by Jerome a Paris
Fri Jul 8th, 2005 at 12:54:39 PM EST
With oil having briefly touched 62$/bl before the London bombings, and now back above 61$/bl because of fears of lost production caused by hurricane Dennis, it's time for another countdown diary.
But this time, I'd like to present to you a smart initiative in Lyons (France) which give a new meaning to the expression "a free ride".
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Earlier "Countdown Diaries":
Countdown to 100$ oil (6) -and the loser is ... Africa
Countdown to 100$ oil (5) - OPEC inexorably raises floor price
Countdown to 100$ oil (4) - WSJ wingnuts vs China
Countdown to 100$ oil (3) - industry is beginning to suffer
Countdown to 100$ oil (2) - the views of the elites on peak oil
Countdown to 100$ oil (1)
Inspired by a similar experience in Vienna (if anyone from there can provide some info, that would be great), the city of Lyons, the second biggest in France, decided to provide almost-free access to bikes to everybody in the center of the city. Starting last May, 2000 modern bikes were made available in about 200 locations throughout the city. You need a credit card or a subscription pass to pick up a bike, but the first half-hour or hour is free, as long as you bring it back to another "bikepark". You are charged 150 euros if you do not bring the bike back. The bikes are sturdy and not easily damaged.
The best part of the system is that it is ABSOLUTELY FREE for the city. It is part of the concession given for advertisement on city "furniture" (bus stops and the like) - the company selected, in addition from taking care of said furniture, had to make such system available to the city in exchange for getting the advertising space for a number of years - and there was a competition for the most competitive terms.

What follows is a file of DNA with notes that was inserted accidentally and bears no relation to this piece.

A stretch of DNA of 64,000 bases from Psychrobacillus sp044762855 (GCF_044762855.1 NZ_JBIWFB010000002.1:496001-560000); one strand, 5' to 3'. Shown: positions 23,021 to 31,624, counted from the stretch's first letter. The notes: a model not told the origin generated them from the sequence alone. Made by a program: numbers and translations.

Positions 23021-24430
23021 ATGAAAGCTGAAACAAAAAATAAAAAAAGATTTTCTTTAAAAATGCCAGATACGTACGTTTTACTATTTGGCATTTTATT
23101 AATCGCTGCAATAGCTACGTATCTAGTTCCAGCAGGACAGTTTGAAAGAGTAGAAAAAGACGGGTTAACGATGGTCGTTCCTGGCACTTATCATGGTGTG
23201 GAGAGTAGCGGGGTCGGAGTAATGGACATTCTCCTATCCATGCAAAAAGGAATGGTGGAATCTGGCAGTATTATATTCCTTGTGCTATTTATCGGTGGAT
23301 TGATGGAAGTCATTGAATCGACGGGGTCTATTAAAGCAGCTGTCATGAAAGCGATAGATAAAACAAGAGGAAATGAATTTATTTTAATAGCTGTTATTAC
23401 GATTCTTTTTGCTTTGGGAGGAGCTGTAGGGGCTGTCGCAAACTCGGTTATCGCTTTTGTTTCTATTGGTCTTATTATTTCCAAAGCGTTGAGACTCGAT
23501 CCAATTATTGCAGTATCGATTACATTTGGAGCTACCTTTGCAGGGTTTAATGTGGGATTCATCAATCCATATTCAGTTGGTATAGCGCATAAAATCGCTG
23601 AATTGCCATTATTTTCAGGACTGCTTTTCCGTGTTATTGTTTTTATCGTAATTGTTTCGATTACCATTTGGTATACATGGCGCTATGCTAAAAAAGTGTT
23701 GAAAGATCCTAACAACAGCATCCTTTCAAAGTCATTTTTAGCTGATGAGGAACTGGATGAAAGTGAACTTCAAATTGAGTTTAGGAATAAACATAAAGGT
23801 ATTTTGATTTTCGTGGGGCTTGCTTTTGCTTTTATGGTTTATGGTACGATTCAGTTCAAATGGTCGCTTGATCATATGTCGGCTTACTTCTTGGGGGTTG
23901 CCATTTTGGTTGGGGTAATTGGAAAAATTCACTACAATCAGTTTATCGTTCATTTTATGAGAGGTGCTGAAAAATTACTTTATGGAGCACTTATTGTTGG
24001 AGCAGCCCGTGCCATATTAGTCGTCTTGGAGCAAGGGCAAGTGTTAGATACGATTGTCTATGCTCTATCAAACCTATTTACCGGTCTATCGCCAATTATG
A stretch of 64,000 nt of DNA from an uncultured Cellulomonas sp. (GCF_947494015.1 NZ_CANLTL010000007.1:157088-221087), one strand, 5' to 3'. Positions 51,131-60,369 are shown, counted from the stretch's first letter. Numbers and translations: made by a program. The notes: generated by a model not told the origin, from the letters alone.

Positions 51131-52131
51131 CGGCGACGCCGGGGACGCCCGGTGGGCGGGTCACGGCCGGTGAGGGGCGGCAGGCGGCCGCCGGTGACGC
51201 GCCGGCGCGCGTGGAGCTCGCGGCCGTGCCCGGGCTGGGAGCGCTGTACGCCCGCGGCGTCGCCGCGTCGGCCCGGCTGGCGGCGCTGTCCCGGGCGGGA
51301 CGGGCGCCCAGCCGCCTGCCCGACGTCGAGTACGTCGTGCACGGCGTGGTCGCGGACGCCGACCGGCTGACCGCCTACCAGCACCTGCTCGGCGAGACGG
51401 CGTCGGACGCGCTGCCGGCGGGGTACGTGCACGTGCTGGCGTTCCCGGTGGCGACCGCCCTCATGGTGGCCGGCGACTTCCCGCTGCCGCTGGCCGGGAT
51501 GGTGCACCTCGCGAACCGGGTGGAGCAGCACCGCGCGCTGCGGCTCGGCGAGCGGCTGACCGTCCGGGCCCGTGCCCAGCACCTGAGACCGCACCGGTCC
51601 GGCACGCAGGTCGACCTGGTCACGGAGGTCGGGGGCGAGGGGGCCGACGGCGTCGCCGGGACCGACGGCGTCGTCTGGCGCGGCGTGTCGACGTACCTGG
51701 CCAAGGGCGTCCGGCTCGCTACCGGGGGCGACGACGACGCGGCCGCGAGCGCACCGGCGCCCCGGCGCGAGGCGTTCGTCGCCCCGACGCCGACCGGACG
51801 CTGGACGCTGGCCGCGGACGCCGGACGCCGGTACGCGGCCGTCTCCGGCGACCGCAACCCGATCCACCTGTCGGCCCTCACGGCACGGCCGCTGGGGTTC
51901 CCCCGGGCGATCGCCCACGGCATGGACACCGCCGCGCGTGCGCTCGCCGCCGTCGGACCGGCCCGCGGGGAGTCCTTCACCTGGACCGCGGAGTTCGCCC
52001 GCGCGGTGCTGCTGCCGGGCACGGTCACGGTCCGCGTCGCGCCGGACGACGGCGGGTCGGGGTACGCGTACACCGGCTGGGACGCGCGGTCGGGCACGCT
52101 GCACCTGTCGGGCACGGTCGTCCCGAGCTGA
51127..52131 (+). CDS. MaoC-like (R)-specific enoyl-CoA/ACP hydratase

Le Monde had a lengthy article back in April (in French) when this was launched, explaining the system (summarised above. A striking bit of information is that if each person uses a bike once a week instead of a car, traffic would go down by 10 per cent.
After a few teething problems, and some partly unexpected ones (the bikepark at the top of one of the hills in the city gets bikes taken from, but very few left there, as people use the bikes to go down but not up... so the company has to bring lots of bikes to that location!), the system seems to be working well (article in French again):
- 10,000 subscribers (for a city of about 1 million, including the suburbs);
- 4,000 rentals per day;
- 70% of users are men;
- they use the bikes for an average of 20 minutes to do 2.8 km (1.7 miles)
- the bikes are used most during rush hour
- 1,000 bikes in 95 sites were available, this is being ramped up further in coming months.
This reduces congestion and fuel consumption. It is not coercive in any way, and, best of all, it costs nothing. The city squeezed this "service" from the ad company as the ad contract was deemed sufficiently valuable by that company to provide that additional service to keep it running.
This should be done in every city center in the world. It cannot solve the problems of the suburbs, but every step in the right direction helps.
And it is actually a step towards the most logical transport system that could be designed: trains or metros for medium or long distance travel, and car or bike rental for local, individual moves, This would slash car ownership and use massively while letting everybody keep (most of) their freedom to move around.